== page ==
For most of our adult lives, many of us have had one destination in mind: retirement. However, thinking about it in the abstract and being faced with it in reality is completely different.
The concept of retirement has evolved over the years, along with options for retirement savings. Our parents and grandparents might have participated in pensions and relied on Social Security as their primary income when they retired in their 60s. Now, corporate pensions have mostly disappeared, and, thanks to modern medicine, we’re living longer.
As life continues to evolve, people are embracing the idea of “phased retirement.” This new concept allows people to ease into their golden years, both financially and emotionally.
Phased retirement is a formal or informal workplace arrangement where employees gradually transition into retirement. It often allows full-time employees of retirement age to work temporarily on a part-time basis while collecting a reduced salary and early pension benefits before retiring. (Source)
Phased retirement helps accomplish two important goals:
- Provide supplemental income for retirees who may not have saved enough to stop working completely.
- Provide emotional benefits of slowly shifting from a “career” focus to a retirement focus.
Let’s take a look at both.
The financial reasons for a phased retirement are simple. As we work and build our nest egg, we must convert the savings into a stream of income to support us during retirement. As mentioned earlier in the article, pensions used to provide a reliable, guaranteed source of income but no longer are prevalent for workers.
The transition from pension-based retirement packages to 401(k)s shifts the responsibility of saving from the employer to the employee and, sadly, most employees don’t save adequately to secure a stable retirement.
A phased retirement isn’t aimed at completely replacing the income needs in retirement – it supplements it. This keeps retirees from spending down their nest egg too early in retirement which can have huge benefits in their later years.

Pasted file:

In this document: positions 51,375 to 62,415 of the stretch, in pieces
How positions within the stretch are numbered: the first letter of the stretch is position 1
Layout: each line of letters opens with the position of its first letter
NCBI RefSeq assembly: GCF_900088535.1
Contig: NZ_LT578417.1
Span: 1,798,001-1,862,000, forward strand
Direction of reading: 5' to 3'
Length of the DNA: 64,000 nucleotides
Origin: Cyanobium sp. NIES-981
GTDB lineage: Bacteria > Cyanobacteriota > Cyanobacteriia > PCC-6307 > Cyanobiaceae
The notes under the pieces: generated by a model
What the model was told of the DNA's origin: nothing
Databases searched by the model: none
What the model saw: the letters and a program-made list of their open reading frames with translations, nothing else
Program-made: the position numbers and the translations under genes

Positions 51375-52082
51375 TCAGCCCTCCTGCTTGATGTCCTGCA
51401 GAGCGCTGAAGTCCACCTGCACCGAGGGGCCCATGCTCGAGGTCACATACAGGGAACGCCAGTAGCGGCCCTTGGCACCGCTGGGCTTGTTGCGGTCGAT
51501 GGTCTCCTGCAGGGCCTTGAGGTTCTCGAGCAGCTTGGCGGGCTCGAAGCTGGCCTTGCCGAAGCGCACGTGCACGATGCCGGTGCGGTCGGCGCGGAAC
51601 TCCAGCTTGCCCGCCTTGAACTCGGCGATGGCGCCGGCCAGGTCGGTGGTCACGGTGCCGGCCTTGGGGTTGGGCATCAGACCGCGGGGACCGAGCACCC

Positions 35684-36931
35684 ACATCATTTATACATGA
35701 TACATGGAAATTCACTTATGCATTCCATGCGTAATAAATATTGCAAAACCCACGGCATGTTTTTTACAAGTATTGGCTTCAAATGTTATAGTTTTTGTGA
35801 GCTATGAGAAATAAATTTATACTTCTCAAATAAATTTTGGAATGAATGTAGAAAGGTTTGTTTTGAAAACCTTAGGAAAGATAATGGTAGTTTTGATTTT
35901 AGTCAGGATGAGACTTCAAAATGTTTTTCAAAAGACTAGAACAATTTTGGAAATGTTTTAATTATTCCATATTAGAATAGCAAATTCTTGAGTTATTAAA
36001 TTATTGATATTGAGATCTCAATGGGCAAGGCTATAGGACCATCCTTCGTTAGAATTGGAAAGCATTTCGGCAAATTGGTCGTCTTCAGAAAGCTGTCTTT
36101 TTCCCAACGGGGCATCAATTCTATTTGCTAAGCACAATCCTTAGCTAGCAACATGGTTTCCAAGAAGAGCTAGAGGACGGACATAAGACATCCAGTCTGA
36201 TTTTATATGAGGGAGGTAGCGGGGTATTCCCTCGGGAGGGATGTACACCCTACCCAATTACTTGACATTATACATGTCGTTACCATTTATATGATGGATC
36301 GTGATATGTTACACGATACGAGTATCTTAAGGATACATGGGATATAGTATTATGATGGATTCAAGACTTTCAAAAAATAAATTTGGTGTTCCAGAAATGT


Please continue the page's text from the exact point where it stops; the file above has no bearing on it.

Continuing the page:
It can also have a big impact when it comes to collecting Social Security benefits. According to CNBC, “While many people start collecting reduced benefits at age 62, 100% of the benefits kick in at age 67, for those born in 1960 and later. If you push receiving Social Security back to age 70, the benefit jumps to 124%.” By working a little longer, even at reduced hours, retirees can potentially hold off on collecting those benefits, which can make a big difference when it comes to income as a full retiree.
Emotionally Adjusting to Retirement
While the financial benefits of phased retirement are obvious, the emotional and mental advantages may not be as apparent.
As human beings, identity and purpose are two of the core meanings of living a fulfilled life. For most people, their career becomes a big part of their identity and purpose, and it can be very hard to let go of when retirement is on the horizon.
Just as you plan financially for retirement, having a gameplan for the emotional and mental stresses of this big life change is also important. As financial advisors, the first question Denver Private Wealth Management asks clients when preparing for retirement is, “What are you looking forward to doing in your golden years?”
If a client is unable to answer that question, they might not be ready to retire; they’ve spent decades as a doctor, lawyer, consultant, etc., and it can be hard to relinquish that part of their identity.
That’s when a phased retirement might be considered.
This allows people to slowly adjust to having more time back in their days and gives them the opportunity to explore other options. Whether those options are hobbies, volunteering, etc, without suddenly giving up the profession that has become a big part of their life.
What’s the Right Answer for YOU?
Retirement planning is unique for everyone – and not just financially. It’s not a destination, but the start of a new journey. It’s important to consider what will make you feel happy and secure, both financially and emotionally. As an impartial third party, we’re here to answer your questions and help you make a decision that’s right for you.
Denver Private Wealth Management is an independent fee-based financial planning practice with 50+ years of experience in the financial industry. DWPM customizes portfolios based on your financial goals and works closely with you, your tax advisors and estate attorneys to form a comprehensive view of your financial situation. For more information or to set up a free consultation, contact us at firstname.lastname@example.org.
The information contained in this post is for general information purposes only. The information is provided by The Long(er) Goodbye: Phasing into Retirement and while we endeavour to keep the information up to date and correct, we make no representations or warranties of any kind, express or implied, about the completeness, accuracy, reliability, suitability or availability with respect to the website or the information, products, services, or related graphics contained on the post for any purpose.